September 22-27, 2013, Dubrovnik, Croatia
The local organizing committee wishes to thank all participants for a very successfull conference!

You can find some of the images in the gallery. Additionally, you can also download plenary lectures' presentations as well as all the presentations from the panels.

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You can find the SDEWES2013 digital proceedings in the download zone of the conference system.
Sustainable Automotive Energy Transformation in China: An integrated technology and policy perspective
Mon / 23.09. @ 11:30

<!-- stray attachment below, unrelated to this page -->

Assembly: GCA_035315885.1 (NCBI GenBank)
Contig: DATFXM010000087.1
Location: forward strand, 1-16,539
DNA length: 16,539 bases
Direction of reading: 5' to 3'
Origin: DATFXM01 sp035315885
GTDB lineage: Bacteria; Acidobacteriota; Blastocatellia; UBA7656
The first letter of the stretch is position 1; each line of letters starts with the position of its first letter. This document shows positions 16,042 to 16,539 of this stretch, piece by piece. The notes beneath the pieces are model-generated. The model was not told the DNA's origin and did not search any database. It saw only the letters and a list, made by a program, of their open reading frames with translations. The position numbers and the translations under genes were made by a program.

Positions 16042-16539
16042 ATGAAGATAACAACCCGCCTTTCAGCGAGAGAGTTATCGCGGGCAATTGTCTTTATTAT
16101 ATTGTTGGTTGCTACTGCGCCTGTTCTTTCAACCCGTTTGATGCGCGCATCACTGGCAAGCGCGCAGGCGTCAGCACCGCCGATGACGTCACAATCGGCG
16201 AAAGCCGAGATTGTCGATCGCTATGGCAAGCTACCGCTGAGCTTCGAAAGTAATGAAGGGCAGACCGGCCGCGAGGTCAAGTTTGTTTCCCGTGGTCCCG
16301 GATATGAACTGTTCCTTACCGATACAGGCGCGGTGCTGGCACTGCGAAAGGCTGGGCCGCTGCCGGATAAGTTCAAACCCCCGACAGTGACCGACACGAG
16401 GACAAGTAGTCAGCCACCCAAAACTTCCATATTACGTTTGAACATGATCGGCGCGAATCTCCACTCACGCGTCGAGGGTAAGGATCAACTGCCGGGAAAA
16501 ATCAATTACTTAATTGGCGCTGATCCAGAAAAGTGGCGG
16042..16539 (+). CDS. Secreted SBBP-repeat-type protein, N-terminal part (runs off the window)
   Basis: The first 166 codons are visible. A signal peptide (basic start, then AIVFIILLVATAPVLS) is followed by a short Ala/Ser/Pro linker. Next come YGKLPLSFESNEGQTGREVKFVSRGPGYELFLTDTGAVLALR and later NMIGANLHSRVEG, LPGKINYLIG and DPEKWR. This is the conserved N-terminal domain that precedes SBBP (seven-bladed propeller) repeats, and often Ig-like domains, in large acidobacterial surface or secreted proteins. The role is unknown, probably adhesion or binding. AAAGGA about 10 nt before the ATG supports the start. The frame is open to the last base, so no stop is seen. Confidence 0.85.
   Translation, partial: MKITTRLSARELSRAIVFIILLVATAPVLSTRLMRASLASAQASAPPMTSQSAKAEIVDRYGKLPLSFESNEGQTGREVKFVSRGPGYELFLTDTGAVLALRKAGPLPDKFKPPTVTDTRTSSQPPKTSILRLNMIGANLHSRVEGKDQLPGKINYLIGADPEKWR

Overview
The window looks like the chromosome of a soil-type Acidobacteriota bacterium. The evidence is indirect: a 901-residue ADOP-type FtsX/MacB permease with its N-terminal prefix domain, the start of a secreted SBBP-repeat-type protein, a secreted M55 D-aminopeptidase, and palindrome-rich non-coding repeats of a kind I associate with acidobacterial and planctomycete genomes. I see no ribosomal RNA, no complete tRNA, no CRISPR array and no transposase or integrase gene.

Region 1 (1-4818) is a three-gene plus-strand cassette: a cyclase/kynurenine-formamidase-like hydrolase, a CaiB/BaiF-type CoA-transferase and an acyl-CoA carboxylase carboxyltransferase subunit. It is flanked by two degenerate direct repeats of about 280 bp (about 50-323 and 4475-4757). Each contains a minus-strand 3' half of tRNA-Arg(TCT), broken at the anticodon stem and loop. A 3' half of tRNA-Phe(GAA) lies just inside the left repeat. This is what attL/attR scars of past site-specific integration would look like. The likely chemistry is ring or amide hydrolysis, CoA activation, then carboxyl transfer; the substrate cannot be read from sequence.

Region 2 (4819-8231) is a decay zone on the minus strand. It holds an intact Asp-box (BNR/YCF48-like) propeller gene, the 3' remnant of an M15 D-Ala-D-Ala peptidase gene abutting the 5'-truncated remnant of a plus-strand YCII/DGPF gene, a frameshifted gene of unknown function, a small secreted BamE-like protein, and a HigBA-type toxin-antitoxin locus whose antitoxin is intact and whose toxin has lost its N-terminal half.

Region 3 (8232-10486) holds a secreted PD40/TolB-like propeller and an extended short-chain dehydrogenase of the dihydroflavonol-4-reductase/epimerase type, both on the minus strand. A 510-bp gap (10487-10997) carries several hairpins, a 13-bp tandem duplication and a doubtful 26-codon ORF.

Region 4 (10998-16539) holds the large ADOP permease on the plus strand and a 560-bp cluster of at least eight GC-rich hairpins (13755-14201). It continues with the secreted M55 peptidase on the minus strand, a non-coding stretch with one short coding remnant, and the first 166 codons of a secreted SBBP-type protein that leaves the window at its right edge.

Energy safety and climate change have become topics of prime interest in current debates about international politics, economy, and the environment. In the ongoing process of modernization, China will continue to face challenges in providing a secure energy supply and in mitigating climate change over the long term. The development of future energy supply and usage in China will have a substantial impact on global energy markets and the local environment as well as implications for global climate change. China is currently one of the fastest growing regions in the global automotive market, and it has become one of the world’s largest nations for automobile consumption and production. Automotive energy has therefore become a core energy and environmental issue in the country. The paper aims at identifying and addressing the key issues of sustainable automotive energy transformation in China in a systematic way, covering economics, technology and policy. The role of transport demand management, fuel economy improvement, vehicle technology innovations, and alternative fuel development in China’s sustainable automotive energy system transformation have been modeled within an integrated energy-economy-environment assessment framework. The paper can help readers gain a better understanding of the nature of China’s automotive energy development and be informed about: 1) the current status of automotive energy consumption, vehicle technology development, automotive energy technology development and policy; 2) the future of automotive energy development, fuel consumption, propulsion technology penetration and automotive energy technology development, and 3) the pathways of sustainable automotive energy transformation in China, in particular, the technological and the policy-related options.